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Thu. October 18, 2018
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Africa is in the Basement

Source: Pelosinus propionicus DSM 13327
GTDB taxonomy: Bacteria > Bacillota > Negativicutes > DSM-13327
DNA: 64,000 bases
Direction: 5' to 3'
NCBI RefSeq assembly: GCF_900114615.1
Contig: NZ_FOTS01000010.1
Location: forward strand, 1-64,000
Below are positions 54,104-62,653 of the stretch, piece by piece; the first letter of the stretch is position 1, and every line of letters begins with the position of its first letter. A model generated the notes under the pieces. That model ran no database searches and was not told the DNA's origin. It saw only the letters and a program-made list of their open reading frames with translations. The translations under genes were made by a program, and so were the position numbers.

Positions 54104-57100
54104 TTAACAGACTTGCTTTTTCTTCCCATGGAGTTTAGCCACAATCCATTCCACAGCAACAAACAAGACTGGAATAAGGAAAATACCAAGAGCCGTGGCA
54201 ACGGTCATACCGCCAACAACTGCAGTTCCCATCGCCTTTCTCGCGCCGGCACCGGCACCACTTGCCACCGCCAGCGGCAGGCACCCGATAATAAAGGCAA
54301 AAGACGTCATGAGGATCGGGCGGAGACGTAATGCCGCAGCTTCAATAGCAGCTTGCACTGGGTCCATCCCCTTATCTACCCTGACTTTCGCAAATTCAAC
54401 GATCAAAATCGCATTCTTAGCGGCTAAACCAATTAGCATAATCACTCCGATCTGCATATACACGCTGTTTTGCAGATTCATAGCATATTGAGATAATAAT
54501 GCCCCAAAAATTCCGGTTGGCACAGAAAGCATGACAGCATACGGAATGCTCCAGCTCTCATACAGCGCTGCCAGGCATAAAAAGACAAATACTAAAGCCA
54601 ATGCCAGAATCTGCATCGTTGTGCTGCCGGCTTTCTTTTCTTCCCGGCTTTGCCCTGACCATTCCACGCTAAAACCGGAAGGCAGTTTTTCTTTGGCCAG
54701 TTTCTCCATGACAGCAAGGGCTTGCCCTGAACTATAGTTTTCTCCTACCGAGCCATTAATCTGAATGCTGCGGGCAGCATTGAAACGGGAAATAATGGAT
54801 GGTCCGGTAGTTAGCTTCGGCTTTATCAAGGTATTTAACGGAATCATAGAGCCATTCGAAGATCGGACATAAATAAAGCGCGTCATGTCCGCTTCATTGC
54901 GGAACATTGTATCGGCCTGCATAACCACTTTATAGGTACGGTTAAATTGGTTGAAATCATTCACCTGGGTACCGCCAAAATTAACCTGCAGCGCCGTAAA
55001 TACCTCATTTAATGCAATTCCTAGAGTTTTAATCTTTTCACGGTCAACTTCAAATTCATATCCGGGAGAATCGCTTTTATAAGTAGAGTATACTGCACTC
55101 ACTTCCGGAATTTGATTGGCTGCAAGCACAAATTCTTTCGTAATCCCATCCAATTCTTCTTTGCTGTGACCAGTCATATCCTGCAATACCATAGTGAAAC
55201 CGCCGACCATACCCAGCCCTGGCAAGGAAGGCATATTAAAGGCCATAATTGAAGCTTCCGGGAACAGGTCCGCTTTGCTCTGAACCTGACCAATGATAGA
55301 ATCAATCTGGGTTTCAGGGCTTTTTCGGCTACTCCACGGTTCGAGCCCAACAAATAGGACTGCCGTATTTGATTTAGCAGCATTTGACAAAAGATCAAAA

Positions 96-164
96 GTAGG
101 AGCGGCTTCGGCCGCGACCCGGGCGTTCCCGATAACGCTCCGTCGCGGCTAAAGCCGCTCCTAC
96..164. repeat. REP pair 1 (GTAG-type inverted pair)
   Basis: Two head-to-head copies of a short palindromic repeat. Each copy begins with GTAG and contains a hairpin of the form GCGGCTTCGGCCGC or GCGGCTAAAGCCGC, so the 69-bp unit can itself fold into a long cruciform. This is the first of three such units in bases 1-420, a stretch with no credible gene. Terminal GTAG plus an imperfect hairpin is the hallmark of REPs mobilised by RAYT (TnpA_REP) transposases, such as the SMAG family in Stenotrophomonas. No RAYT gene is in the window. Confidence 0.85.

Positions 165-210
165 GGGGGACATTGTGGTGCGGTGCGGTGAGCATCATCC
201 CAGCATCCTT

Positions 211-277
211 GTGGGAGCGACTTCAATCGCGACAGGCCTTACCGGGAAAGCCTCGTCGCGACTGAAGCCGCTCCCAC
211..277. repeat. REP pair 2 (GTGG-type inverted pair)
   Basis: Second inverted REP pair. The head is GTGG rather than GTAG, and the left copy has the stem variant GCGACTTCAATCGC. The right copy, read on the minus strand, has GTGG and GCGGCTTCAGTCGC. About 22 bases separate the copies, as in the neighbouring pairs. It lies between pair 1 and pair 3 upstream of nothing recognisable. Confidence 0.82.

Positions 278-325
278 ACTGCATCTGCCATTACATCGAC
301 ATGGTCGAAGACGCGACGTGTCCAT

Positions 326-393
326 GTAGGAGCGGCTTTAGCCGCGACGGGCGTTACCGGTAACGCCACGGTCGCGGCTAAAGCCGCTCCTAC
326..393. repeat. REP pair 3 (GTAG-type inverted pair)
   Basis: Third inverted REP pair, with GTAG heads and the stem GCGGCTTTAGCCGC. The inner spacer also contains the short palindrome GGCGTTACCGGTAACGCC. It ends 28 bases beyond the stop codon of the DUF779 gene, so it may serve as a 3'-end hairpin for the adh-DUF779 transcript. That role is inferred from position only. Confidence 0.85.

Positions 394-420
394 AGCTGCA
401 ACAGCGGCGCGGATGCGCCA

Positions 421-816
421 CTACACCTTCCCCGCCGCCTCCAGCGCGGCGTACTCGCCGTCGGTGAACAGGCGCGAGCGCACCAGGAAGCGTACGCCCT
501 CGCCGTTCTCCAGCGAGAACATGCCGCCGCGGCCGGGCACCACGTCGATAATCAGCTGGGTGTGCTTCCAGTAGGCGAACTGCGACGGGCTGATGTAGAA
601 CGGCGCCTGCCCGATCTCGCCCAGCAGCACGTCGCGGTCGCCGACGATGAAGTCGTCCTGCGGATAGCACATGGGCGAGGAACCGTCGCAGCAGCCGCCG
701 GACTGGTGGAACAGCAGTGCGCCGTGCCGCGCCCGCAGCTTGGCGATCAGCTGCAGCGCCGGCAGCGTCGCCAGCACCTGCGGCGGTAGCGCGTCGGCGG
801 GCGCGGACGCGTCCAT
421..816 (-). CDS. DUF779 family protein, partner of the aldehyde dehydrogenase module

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By William Sapp The British Museum loses its charm when one wanders into the basement. Erected during the Enlightenment in 1753, the Museum’s aim was to represent history and cultures from around the globe. The political philosophy of the Enlightenment is still evident as the Museum is, “grounded in the…idea that human cultures can, despite their differences, understand one another through mutual engagement”. The British Museum’s layout is like a map of world history and geography. The first floor features Britain, the Americas, Ancient Egypt, Greece and Rome, Asia and the Middle East. The second floor covers the same regions but in different historical periods. Within thirty minutes one can’t help but notice that Africa, representing one third of the world’s landmass, is in the cellar. The African exhibit occupies only two rooms and is the only floor with digital media. Videos of contemporary African dances might seem particularly unusual in a history museum where many artifacts date back thousands of years. An exhibit that only presents African history of the past century implies that Africa is in the basement of world history and lacks progressive change. Not only is the Africa given the smallest exhibit, represented literally and figuratively below ground, it is also presented ahistorically. This is very bizarre considering that the British Government itself had imperial corporations and colonies stretching from Ghana to the Kenyan savannah, from Zanzibar to Sierra Leone, and from the Sahara Desert in the north to the Cape of Good Hope in the south, giving them unprecedented access to historical treasures. At the least, it would make sense that the history of the colonies would be represented in the Museum. Unfortunately, like those ‘long lost’ Enlightenment political philosophers such as Edmund Burke, John Locke and Jean-Jacques Rousseau, we too have failed to reconcile notions of differences in our very attempt to represent everyone in egalitarian fashion. Burke concluded in 1790 that tradition and culture should be the determining factors to help pave the path of the future. If his ideas were applied to the African context, a continent with apparently no history according to other Liberal thinkers such as Rousseau and Locke, then the only way to understand Africa’s future is to preserve and petrify traditions like the contemporary dances displayed on the televisions. Unlike other regions of the world including Western Europe, the Americas, and the Middle East whose progress is measured by literature, philosophy and technological innovation, Africa, by implication, has not advanced. The British Museum’s exhibit, rather than reconciling difference as its webpage suggests, only serves to enhance this absurd notion. Ultimately the Museum’s presentation is not about Africa at all. Africa’s place in the basement of world history almost seems to be designed to give an apparent sense of progress to the exhibits on the “higher” floors of the Museum. Two hundred years later the ghost of Edmund Burke still walks the corridors of the Museum keeping the lights of the Enlightenment off of the “dark” continent.

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